This is the 100th episode of CS.
Because this is something of a milestone for the podcast, we’re taking a break from our usual episodic fare for something different.
For those listeners who subscribe only for the historical narrative, you’ll want to skip this one altogether because we won’t be looking at Church History at all in this episode. This Century mark for CS will be about the podcast itself.
I need to make comment at this point. This recording is a revision of an original made some years ago. While the content is essentially the same, the original series used a sound bed under the material I decided after a while I didn’t like. There was also a lot of time-sensitive material and news in the original that no longer applied. So I began this revision of the podcast, cutting out all that.
I thought about just cutting this episode altogether but remembered how many listeners said they appreciated the original.
At one point on the CS Facebook page, I posted a question, asking who’d be interested in an episode that was a personal look at CS & the host. There were enough positive replies that made doing it reasonable.
I remember listening to my first podcast years ago now; Mike Duncan’s stellar podcast, The History of Rome. About a dozen episodes in, I began to look for Duncan’s cryptic personal comments, rare as they were. Then as the series progressed, he’d share a few more details about himself. Though the content on Rome was sterling, it was those personal comments & his dry wit that kept me interested à & in an odd way, seemed to personalize the information so that it wasn’t just a dry academic pursuit. I suppose some prefer the personal element of a podcast be left out. But I suspect that’s the exception rather than the rule.
So, this being a 100th episode of CS, I thought we’d do a kind of history of Communio Sanctorum-History of the Christian Church.
As I just said, my introduction to the amazing world of podcasting was listening to The History of Rome by Mike Duncan. I’m a bit of a nut for all things Roman and found his podcast on iTunes without much of a search. I even have a full set of Roman armor in my office. No – I do not dress up and do re-enactments.
When I finished listening to The History of Rome, I wanted more, so I subscribed to Lars Brownworth’s Twelve Byzantine Emperors; another outstanding podcast. Next I decided to find something similar to Duncan’s podcast on Church History. By similar, I mean, short episodes of about 15 to 20 mins in length. That had proven perfect for listening while working out, doing yardwork, going for a run and so on. But my search for something in the Church History genre was unfruitful. What I found were long lectures delivered in college & seminary classrooms. And while the content was, I’m sure, solid, they tended to be rather dry and tedious.
So, drawing inspiration from Duncan, who really did sound like a guy with a computer, a mic, and a love for his subject, I decided to give it a shot and do my own church history podcast. What it meant was that I was going to need to do what Duncan had done, and that was – read a lot and seek to cull the material from trusted sources.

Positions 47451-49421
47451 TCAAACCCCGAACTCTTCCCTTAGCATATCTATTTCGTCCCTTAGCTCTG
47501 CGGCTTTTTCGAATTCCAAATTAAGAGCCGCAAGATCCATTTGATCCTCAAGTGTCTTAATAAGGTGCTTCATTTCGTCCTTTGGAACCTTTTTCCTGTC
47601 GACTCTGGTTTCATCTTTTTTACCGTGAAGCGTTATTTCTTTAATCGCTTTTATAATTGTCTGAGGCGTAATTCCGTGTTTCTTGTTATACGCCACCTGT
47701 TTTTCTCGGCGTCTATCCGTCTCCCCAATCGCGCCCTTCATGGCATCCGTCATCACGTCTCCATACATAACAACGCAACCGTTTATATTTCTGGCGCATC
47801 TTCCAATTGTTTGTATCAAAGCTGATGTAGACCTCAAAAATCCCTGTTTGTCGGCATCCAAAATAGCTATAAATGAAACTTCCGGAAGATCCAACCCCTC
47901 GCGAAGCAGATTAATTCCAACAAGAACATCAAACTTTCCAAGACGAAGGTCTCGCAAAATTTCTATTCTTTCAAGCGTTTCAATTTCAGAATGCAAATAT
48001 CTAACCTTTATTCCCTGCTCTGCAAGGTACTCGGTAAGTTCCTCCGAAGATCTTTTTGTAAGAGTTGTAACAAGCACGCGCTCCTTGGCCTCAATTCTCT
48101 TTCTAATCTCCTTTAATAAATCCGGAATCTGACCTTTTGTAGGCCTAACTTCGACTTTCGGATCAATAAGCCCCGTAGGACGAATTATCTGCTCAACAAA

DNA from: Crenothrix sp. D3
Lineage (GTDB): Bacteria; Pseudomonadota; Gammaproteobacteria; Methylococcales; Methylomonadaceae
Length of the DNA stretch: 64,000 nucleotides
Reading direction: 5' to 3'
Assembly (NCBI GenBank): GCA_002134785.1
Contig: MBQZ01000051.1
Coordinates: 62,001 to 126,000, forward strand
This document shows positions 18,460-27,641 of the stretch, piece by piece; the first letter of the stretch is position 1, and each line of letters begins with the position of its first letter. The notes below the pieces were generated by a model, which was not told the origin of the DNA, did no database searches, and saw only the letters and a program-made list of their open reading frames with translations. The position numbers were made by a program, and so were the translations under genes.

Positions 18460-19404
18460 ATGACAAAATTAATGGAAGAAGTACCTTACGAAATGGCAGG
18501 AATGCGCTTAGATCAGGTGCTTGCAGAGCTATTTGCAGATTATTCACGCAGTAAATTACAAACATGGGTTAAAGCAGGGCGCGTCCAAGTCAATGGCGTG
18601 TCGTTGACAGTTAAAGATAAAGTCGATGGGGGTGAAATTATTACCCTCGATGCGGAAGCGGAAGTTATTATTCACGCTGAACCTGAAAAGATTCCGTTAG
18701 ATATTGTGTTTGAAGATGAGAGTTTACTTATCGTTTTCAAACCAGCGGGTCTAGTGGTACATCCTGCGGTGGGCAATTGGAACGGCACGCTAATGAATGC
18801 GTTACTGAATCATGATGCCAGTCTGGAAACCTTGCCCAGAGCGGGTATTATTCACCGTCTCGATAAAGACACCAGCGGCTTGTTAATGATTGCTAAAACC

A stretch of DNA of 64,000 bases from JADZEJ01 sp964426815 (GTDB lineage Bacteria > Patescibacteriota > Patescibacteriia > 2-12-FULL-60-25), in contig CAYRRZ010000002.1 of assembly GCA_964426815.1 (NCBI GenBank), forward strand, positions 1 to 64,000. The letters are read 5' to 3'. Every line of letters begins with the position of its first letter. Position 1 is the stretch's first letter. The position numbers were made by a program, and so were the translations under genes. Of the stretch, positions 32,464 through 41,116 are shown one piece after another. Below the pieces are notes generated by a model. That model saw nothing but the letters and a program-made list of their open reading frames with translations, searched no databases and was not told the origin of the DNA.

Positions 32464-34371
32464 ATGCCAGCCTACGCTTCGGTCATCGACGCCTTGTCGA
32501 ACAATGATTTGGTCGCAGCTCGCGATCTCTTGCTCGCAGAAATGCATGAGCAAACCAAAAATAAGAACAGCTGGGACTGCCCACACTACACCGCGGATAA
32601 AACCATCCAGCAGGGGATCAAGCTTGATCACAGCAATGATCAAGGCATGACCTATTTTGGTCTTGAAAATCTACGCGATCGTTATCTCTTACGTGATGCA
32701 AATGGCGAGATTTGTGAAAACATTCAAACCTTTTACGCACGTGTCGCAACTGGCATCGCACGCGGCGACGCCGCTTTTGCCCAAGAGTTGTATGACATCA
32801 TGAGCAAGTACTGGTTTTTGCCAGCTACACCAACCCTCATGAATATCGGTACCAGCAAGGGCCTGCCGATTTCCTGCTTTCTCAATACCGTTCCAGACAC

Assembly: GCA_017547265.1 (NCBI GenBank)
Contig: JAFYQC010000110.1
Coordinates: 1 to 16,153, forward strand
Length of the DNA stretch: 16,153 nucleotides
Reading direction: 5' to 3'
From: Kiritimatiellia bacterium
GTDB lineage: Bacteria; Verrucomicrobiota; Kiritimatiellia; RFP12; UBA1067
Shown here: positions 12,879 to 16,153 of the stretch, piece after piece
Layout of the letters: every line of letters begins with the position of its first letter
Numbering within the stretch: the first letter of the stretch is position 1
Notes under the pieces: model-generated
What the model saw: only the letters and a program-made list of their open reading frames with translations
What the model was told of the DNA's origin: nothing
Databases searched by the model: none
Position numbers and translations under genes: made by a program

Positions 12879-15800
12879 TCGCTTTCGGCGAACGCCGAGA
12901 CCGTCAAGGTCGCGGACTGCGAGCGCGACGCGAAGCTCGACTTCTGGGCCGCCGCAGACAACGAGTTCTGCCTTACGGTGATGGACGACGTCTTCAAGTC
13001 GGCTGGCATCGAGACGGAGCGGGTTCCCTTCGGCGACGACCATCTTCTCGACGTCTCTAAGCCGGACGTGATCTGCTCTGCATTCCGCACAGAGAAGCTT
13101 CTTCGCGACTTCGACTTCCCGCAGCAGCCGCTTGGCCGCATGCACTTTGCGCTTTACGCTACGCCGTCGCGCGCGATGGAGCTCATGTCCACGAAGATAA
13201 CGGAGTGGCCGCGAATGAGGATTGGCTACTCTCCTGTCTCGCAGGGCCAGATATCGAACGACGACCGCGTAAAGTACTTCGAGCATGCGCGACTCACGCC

So, I got started and over the next couple years churned out a hundred episodes. It didn’t take long before I realized the early episodes were of poor audio quality. And as the narrative progressed, the timeline got jumbled and confused. That was probably inevitable for a noob like myself since the history of Christianity means following the Faith where ever it went. But I grew increasingly dissatisfied with the number of times the narrative jumped around. So I decided to stop at a hundred episodes and go back to redo the series to that point. As we slowed down a bit, the first version’s about 80 episodes became version 2’s 100. Not including a dozen episodes in the first version on the difference the Christian faith has made in World History & Modern Civilization. Those episodes became the upcoming “The Change” series.
Some subscribers asked how far we’ll go in CS. The plan is to track Church History up to the dawn of the 21st C. Then I’d like to go back and do some far more in-depth studies in certain moments, places, trends, and figures in the History of the Faith. These will be spotlight episodes that will drill down into a lot more depth on key chapters in the story.
Here’s a little about your host for CS.
As of this recording in February of 2021, I’m 65, blissfully married to Lynn for 41 years. We have 3 adult children and 4 grandchildren.
My favorite era of history is the Roman Era, everything from the later Republic through Constantine. I’ve read a few dozen books on the subject and as I said, have a complete set of Roman armor. I once wore it while presenting the story of the resurrection from the perspective of the Centurion assigned the task of guarding Jesus’ tomb.
I love backpacking in the Sierra Nevada mountains of CA, word-working in the garage, vacationing in Maui, working out at the gym, and reading in the backyard under the usually clear Southern CA skies.
I’m lead pastor at Calvary Chapel in Oxnard, CA, a church I founded in 1982 along with David Guzik. Some of you may know David. He’s one of the finest Bible expositors on the planet. His Enduring Word online commentaries are featured in the Blue Letter Bible. Hundreds of thousands of pastors & Bible teachers all over the world refer to David’s commentaries in their sermon and study preparation. Look it up at EnduringWord.com.
David and I co-pastored CC for 6 years, then he and his wife planted a CC church in a nearby community. They then moved to Siegen, German where they lead a Bible college for several years, returned to Santa Barbara to lead the CC there for several years. David now leads the Enduring Word ministry full-time.
Calvary Chapel Oxnard, where I serve as lead pastor, is part of a voluntary association of like-minded churches that began in the late 60’s and the counter-cultural hippie movement in Southern California. Calvary Chapel is technically a non-denominational movement that unites churches around a core set of doctrinal and practical distinctives. If you’re interested, you can find us at calvaryoxnard.org.